Comfy in IMC

Roger Roger

Paid to sleep, fly for fun
#81
I've read a lot of posts from 121 pilots that say ifr/instruments are the toughest part of training at the airlines and what washes people out the most often.

What, specifically, causes the most problems and what can one do before getting to 121 training to be as prepared as possible?
I haven’t done 121, but from what I hear it’s 1. Lack of experience managing autoflight systems and 2. Shaky basic attitude instrument flying
 

86BravoPapa

Well-Known Member
#82
I haven’t done 121, but from what I hear it’s 1. Lack of experience managing autoflight systems and 2. Shaky basic attitude instrument flying
Managing autoflight systems, well, as a pilot new to aircraft with advanced systems not found in most time building type aircraft reminds me of a summation an old pilot once gave me of starting out in aviation.

"It goes like this he said: You get your commercial, you try to get a job, they tell you you need experience, that's why I'm trying to get this job you'll think to yourself, and thus the vicious cycle begins."
 

TWP

Well-Known Member
#85
I've read a lot of posts from 121 pilots that say ifr/instruments are the toughest part of training at the airlines and what washes people out the most often.

What, specifically, causes the most problems and what can one do before getting to 121 training to be as prepared as possible?
It’s mainly the fact that you’re learning a new very complex aircraft and operation. In a severely compressed timeframe you’re trying to master all kinds of flows, maneuvers and profiles. You simply are overloaded and don’t have the time to “sort of oh man maybe was it this” your way through an approach plate.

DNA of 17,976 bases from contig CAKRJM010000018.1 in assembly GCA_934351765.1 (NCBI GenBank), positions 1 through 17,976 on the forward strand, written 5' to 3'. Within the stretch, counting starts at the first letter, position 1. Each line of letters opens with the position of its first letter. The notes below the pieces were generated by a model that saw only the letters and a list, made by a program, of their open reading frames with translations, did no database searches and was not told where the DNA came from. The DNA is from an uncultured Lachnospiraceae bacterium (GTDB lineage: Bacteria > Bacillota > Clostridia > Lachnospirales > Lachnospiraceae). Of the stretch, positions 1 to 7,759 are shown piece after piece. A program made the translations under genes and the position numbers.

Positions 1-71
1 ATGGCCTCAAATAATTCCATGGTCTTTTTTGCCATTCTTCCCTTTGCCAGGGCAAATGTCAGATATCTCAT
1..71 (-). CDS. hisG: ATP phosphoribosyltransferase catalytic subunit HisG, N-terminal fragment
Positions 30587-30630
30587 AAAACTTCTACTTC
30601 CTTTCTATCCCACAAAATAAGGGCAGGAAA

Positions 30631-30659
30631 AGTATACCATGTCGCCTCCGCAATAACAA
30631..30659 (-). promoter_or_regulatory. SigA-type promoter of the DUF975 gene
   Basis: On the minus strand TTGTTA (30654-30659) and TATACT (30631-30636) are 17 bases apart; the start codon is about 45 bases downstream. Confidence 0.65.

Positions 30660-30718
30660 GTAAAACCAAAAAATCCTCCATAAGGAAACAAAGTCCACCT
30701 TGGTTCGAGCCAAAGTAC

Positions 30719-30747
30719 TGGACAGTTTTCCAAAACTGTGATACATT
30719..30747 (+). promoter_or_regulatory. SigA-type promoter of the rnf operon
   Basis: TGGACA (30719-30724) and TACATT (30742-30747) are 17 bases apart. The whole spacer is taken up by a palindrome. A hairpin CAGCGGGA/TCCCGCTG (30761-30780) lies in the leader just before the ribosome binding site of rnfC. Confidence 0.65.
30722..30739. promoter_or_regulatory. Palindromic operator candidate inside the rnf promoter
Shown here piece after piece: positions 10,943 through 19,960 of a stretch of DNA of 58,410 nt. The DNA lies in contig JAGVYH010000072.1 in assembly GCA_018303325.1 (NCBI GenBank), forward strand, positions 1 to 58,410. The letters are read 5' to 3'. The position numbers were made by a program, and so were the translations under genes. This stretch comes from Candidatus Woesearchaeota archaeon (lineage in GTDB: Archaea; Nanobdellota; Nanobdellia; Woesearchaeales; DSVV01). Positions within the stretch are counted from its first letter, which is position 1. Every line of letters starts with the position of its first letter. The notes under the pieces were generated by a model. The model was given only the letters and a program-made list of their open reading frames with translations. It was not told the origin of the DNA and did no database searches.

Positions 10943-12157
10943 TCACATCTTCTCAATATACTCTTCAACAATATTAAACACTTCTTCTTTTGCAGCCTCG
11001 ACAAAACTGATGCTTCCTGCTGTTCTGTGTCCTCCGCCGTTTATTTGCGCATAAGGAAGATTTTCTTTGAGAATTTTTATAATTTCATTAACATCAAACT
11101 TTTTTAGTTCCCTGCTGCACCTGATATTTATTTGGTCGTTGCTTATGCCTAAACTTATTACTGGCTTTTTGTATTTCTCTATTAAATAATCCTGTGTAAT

Not having instruments down cold bogs you down even further in an already overloaded training environment.
 

milleR

Well-Known Member
#86
Not specific to 121, but in any high performance turbine aircraft things are just plain happening faster. Get behind the 8 ball doing 90 knots in a Seminole isn't too big a deal because you have time to fix it. Fall behind doing 180 knots or more in a jet or turboprop and things get a little more difficult. Combine that with unfamiliarity with the avionics and/or rusty instrument flying skills and things get ugly quick.
 

JEP

Malko In Charge
Staff member
#88
......

So what helped you or when did you notice a change?
When did I notice....? On my IFR long cross-coumtry. Seriously....It was 3.4 hours long and 1.6 was in IMC....After that though, I never had any IMC in training....At one point I jsut left my foggles on. made it easier....
 

MikeD

Administrator
Staff member
#89
Not specific to 121, but in any high performance turbine aircraft things are just plain happening faster. Get behind the 8 ball doing 90 knots in a Seminole isn't too big a deal because you have time to fix it. Fall behind doing 180 knots or more in a jet or turboprop and things get a little more difficult. Combine that with unfamiliarity with the avionics and/or rusty instrument flying skills and things get ugly quick.